Why Go Native?

It is a good question.  Native clients can keep one fixed into a product line without chance to escape.  Hazelcast rewards the one going native with the following:

  • The client is part of the cluster.  That means one can create places to stash data and listen for events going on in the cluster.  It also means that all of the tricks that have been discussed in my earlier posts can be used as a client.  This advantage cannot be underestimated.
  • The configuration file is similar.  This means that one doesn’t have to translate from the Hazelcast configuration file to client configuration file.  One can copy the file over and like magic it works.  The less translating one has to do, the less that gets lost.

The Any Client Rule of Thumb

Hazelcast clients are the easiest I have ever had the pleasure to set up and use.

Example

This simple example is a continuation of a theme started by the last post, caching expensive operations.

Pom File

<?xml version="1.0" encoding="UTF-8"?>
<project xmlns="http://maven.apache.org/POM/4.0.0" xmlns:xsi="http://www.w3.org/2001/XMLSchema-instance" xsi:schemaLocation="http://maven.apache.org/POM/4.0.0 http://maven.apache.org/xsd/maven-4.0.0.xsd">
    <modelVersion>4.0.0</modelVersion>
    <groupId>com.darylmathison</groupId>
    <artifactId>HazelcastJavaClient</artifactId>
    <version>1.0-SNAPSHOT</version>
    <packaging>jar</packaging>
    <properties>
        <project.build.sourceEncoding>UTF-8</project.build.sourceEncoding>
        <maven.compiler.source>1.7</maven.compiler.source>
        <maven.compiler.target>1.7</maven.compiler.target>
    </properties>
    <build>
        <plugins>
            <plugin>
                <groupId>org.apache.maven.plugins</groupId>
                <artifactId>maven-compiler-plugin</artifactId>
                <version>2.3.2</version>
                <configuration>
                    <showDeprecation>true</showDeprecation>
                </configuration>
            </plugin>
            <plugin>
                <groupId>org.codehaus.mojo</groupId>
                <artifactId>exec-maven-plugin</artifactId>
                <version>1.3.2</version>
                <executions>
                    <execution>
                        <goals>
                            <goal>java</goal>
                        </goals>
                    </execution>
                </executions>
                <configuration>
                    <mainClass>com.darylmathison.hazelcastjavaclient.Main</mainClass>
                </configuration>
            </plugin>
        </plugins>
    </build>
    <dependencies>
        <dependency>
            <groupId>com.hazelcast</groupId>
            <artifactId>hazelcast-client</artifactId>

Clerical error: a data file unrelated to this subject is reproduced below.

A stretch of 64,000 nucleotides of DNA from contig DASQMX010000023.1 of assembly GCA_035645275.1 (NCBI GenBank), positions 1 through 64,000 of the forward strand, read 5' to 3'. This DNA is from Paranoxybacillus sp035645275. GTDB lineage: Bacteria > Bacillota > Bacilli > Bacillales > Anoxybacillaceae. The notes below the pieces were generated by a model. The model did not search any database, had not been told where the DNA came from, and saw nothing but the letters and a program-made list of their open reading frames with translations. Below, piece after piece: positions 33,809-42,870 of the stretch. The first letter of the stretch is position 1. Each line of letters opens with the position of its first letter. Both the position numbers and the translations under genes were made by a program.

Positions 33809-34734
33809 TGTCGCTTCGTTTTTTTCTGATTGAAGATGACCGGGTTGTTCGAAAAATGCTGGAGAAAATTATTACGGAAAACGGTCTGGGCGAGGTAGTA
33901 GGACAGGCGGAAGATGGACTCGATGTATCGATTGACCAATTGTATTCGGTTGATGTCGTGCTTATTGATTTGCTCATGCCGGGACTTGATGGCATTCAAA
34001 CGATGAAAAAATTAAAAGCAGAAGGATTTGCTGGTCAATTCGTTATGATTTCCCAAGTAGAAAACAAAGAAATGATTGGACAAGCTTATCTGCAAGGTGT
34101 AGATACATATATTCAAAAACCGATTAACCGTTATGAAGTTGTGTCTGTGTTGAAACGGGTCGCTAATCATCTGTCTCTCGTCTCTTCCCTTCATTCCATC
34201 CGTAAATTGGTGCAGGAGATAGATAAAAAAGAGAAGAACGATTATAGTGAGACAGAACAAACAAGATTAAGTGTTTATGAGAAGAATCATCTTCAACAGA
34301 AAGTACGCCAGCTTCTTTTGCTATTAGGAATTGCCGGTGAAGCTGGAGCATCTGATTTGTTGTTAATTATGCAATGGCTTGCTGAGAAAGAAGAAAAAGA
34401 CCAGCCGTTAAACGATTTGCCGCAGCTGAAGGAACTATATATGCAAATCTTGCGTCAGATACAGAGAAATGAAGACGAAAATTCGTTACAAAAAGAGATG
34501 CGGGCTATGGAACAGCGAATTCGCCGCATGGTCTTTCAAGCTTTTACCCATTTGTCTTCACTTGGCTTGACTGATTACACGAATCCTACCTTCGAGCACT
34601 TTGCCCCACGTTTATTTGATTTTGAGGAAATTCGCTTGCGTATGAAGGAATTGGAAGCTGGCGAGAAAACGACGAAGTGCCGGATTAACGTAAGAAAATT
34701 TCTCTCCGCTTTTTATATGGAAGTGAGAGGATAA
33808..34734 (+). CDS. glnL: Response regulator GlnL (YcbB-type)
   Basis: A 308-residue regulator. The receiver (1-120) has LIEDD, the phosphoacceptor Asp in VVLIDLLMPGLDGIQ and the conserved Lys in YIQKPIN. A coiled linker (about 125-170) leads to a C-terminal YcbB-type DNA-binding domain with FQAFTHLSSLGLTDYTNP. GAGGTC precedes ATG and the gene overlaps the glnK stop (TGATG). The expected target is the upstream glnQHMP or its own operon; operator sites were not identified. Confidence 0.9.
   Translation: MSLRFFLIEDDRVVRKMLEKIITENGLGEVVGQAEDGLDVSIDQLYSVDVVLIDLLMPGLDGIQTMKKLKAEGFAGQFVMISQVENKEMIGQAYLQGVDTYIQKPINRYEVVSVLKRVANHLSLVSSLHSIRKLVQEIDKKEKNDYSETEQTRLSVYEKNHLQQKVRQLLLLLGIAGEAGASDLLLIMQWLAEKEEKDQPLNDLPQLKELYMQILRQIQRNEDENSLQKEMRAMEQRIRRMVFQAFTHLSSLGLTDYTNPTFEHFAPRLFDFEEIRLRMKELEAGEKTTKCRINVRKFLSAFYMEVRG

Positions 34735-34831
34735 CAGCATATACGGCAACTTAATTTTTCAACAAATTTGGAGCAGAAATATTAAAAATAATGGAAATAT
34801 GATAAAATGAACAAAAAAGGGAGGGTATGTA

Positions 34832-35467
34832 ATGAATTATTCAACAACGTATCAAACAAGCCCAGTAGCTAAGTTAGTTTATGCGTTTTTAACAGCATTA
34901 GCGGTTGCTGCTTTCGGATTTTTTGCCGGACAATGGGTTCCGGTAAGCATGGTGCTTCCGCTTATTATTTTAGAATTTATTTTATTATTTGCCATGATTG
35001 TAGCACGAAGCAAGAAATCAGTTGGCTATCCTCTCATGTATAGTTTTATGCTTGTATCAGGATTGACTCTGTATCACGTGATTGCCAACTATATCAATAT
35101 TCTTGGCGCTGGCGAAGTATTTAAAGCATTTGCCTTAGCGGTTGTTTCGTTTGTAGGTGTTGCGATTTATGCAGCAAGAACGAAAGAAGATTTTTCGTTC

<version>3.3.2</version>
        </dependency>
    </dependencies>

</project>

Client

This client becomes part of the cluster creates a IMap named “fibmap”. The fibonacci result is stored in the map if it hasn’t been calculated before. If one runs the client once, the results are stored in fibmap. The second time the client is run, the cached values are displayed.

package com.darylmathison.hazelcastjavaclient;

import com.hazelcast.client.HazelcastClient;
import com.hazelcast.core.HazelcastInstance;
import java.util.Map;

/**
 *
 * @author Daryl
 */
public class Main {

    /**
     * @param args the command line arguments
     */
    public static void main(String[] args) {
        HazelcastInstance instance = HazelcastClient.newHazelcastClient();
        Map<Long, Long> cacheMap = instance.getMap("fibmap");
        
        for(long i = 1; i <= 10L; i++) {
            System.out.println("value is " + fibonacci(i, cacheMap));
        }
        instance.shutdown();
    }
    
    private static long fibonacci(long rounds, Map<Long, Long> cacheMap) {
        Long cached = cacheMap.get(rounds);
        if(cached != null) {
            System.out.print("cached ");
            return cached;
        }
        
        long[] lastTwo = new long[] {1, 1};
        
        for(int i = 0; i < rounds; i++) {
            long last = lastTwo[1];
            lastTwo[1] = lastTwo[0] + lastTwo[1];
            lastTwo[0] = last;
        }
        
        cacheMap.put(rounds, lastTwo[1]);
        return lastTwo[1];
     }

}

Conclusion

In this post I discussed reasons to use Hazelcast’s native Java client. I also showed a quick example of how to use one. The code can be found here.

Reference

When it comes to Beginner’s Guide to Hazelcast. I always am looking at www.hazelcast.com and www.hazelcast.org.